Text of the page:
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Old 11-09-2014, 11:33 AM   #1
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Californian construction

Currently own a 1966 Californian Express and have be looking to upgrade to a 38 or 42 Tri-cabin. Can anybody tell me if the house is fiberglass, fiberglass over wood? Any wood except for the interior? My 1966 is all glass.
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Old 11-09-2014, 11:52 AM   #2
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Originally Posted by jclays View Post
Currently own a 1966 Californian Express and have be looking to upgrade to a 38 or 42 Tri-cabin. Can anybody tell me if the house is fiberglass, fiberglass over wood? Any wood except for the interior? My 1966 is all glass.
1976 and later 28', 30', 34', 37', 38', and 42' the hull and superstructure were all molded fiberglass. The hulls were solid, hand laid, fiberglass and no core. Interior cabin floors are 3/4" plywood usually carpeted and interior walls and bulk heads are covered with finished mahogany. Exterior doors, rails and trim are usually teak. I've seen a few with all stainless rails. 34' and larger were almost all twin diesel, either Perkins or Cat.

They're a great boat. . . good luck in your search.
Larry B
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Old 11-12-2014, 10:58 PM   #3
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Thanks
What about the decks. Glass or glass over wood?
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Old 11-12-2014, 11:07 PM   #4
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When I cut into my 1977 foredeck for my windlass installation, I found a thick, dense ply core encapsulated in fiberglass. No balsa.
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Old 11-12-2014, 11:21 PM   #5
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When I cut into my 1977 foredeck for my windlass installation, I found a thick, dense ply core encapsulated in fiberglass. No balsa.
That is the same kind of subdeck construction used by makers like American Marine/Grand Banks. The high-quality, marine-grade plywood core is resistant to rot and delamination, and makes for a very stiff and substantial deck.
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Old 11-13-2014, 09:53 AM   #6
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Just a comment on balsa versus plywood

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That is the same kind of subdeck construction used by makers like American Marine/Grand Banks. The high-quality, marine-grade plywood core is resistant to rot and delamination, and makes for a very stiff and substantial deck.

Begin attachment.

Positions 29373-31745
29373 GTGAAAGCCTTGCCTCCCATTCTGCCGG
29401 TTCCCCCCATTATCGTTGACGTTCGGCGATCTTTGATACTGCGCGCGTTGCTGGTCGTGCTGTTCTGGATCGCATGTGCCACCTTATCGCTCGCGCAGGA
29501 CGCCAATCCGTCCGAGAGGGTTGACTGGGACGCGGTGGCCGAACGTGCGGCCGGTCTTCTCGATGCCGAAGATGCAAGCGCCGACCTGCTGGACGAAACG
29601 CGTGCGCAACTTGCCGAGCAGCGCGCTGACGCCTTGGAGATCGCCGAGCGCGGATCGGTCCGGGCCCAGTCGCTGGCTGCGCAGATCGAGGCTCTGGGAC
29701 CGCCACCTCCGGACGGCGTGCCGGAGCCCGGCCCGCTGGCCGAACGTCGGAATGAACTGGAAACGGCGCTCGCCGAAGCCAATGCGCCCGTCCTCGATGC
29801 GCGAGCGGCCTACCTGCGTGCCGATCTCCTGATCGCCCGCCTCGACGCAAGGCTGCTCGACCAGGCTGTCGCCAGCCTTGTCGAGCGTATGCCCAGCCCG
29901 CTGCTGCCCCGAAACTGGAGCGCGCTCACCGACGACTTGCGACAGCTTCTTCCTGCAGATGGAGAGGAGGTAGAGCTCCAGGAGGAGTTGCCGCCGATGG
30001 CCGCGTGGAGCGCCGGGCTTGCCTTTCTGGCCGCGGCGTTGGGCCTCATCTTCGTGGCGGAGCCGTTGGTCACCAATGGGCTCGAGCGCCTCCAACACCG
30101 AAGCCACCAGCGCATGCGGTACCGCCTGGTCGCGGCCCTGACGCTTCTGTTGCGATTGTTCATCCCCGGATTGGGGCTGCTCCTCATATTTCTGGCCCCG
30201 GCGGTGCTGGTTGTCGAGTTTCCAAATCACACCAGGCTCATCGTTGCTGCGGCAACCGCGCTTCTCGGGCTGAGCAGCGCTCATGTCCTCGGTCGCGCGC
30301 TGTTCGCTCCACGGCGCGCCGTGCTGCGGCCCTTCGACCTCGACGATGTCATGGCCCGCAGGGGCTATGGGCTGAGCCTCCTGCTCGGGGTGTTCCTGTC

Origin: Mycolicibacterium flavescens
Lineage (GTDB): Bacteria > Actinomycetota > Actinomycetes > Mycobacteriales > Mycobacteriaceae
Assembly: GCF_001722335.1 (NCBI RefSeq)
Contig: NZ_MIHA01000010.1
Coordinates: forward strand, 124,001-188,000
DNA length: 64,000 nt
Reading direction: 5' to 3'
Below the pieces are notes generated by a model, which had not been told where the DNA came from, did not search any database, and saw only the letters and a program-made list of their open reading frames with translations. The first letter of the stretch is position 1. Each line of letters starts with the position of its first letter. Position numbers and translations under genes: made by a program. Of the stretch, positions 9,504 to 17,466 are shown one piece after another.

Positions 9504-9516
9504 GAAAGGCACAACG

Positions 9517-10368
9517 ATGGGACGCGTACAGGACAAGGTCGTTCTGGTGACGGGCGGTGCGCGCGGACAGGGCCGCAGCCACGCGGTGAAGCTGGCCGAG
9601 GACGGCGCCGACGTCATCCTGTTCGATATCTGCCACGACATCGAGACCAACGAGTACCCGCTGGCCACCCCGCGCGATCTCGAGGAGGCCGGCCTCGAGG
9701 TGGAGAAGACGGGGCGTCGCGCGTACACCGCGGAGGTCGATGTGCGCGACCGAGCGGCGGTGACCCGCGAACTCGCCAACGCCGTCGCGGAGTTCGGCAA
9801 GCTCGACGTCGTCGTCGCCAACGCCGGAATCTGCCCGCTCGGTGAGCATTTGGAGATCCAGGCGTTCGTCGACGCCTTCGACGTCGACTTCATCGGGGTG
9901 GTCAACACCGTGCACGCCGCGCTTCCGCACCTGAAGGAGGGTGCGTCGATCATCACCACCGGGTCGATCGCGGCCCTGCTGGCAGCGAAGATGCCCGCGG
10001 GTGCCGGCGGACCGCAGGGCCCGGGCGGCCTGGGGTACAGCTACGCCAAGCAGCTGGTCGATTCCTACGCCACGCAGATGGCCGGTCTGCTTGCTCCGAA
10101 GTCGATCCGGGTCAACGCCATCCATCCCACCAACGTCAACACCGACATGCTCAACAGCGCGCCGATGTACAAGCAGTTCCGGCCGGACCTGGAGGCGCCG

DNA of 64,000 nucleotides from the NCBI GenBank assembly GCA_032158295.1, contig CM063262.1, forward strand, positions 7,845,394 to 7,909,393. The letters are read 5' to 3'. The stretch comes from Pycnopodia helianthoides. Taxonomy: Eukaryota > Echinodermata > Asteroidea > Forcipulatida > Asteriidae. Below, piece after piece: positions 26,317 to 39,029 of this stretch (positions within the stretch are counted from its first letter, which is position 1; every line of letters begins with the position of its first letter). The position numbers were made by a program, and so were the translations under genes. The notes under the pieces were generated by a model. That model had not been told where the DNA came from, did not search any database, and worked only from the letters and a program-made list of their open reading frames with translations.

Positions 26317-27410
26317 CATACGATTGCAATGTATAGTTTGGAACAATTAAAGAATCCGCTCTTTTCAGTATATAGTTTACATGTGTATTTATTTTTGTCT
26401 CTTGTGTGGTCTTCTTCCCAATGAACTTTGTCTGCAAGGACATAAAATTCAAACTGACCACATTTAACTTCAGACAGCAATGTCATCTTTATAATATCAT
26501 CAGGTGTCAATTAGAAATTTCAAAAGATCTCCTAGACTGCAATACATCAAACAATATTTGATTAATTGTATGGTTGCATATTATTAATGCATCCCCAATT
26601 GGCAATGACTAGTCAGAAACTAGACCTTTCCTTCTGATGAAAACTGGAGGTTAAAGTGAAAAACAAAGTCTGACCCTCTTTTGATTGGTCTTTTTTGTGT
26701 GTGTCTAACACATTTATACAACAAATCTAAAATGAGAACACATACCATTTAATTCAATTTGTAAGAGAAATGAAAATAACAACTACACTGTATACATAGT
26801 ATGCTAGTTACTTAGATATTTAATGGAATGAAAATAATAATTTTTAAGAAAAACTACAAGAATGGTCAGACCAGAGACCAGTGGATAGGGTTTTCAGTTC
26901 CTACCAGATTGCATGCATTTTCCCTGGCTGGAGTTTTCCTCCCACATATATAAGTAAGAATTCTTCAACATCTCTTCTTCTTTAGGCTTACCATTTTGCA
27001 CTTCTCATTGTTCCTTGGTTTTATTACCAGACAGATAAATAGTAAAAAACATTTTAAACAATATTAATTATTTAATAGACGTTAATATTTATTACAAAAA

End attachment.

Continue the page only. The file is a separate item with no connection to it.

Both materials have advantages and disadvantages. The balsa is end grained short blocks that it is thought to concentrate the rot around the water intrusion because the cell structure being vertical resists horizontal migration of the rot. Plywood has horizontal cell structure and the thought is rot migrates more easily. I don't know if this really holds true. In my experience it has been easier to repair rotted balsa cored decks. Mostly because the blood line( glue ) in plywood tends to act as a barrier to the rot and the top couple of veneers may be rotted for a much larger area than the lower veneers. This just make removal of the coring more difficult. Both turn to black mush over time. As to strength my gut feeling is plywood be the stronger of the two cores. However usually balsa coring has been 1" and the plywood 3/4. I don't believe that the plywood used was always marine grade, I suspect a lot of shop grade plywood was actually used because in the 70's the common thought was this was all encapsulated and it did not matter what grade plywood was used. Looking at the voids in the interior veneers I know much of it was not marine grade.
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Old 11-13-2014, 12:32 PM   #7
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Roger Hansen of Hansen Yacht Sales in Jacksonville Florida should be considered the expert on these vessels.
I toured the factory in 02 and was impresssed.
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Old 11-13-2014, 04:38 PM   #8
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I don't believe that the plywood used was always marine grade, I suspect a lot of shop grade plywood was actually used because in the 70's the common thought was this was all encapsulated and it did not matter what grade plywood was used. Looking at the voids in the interior veneers I know much of it was not marine grade.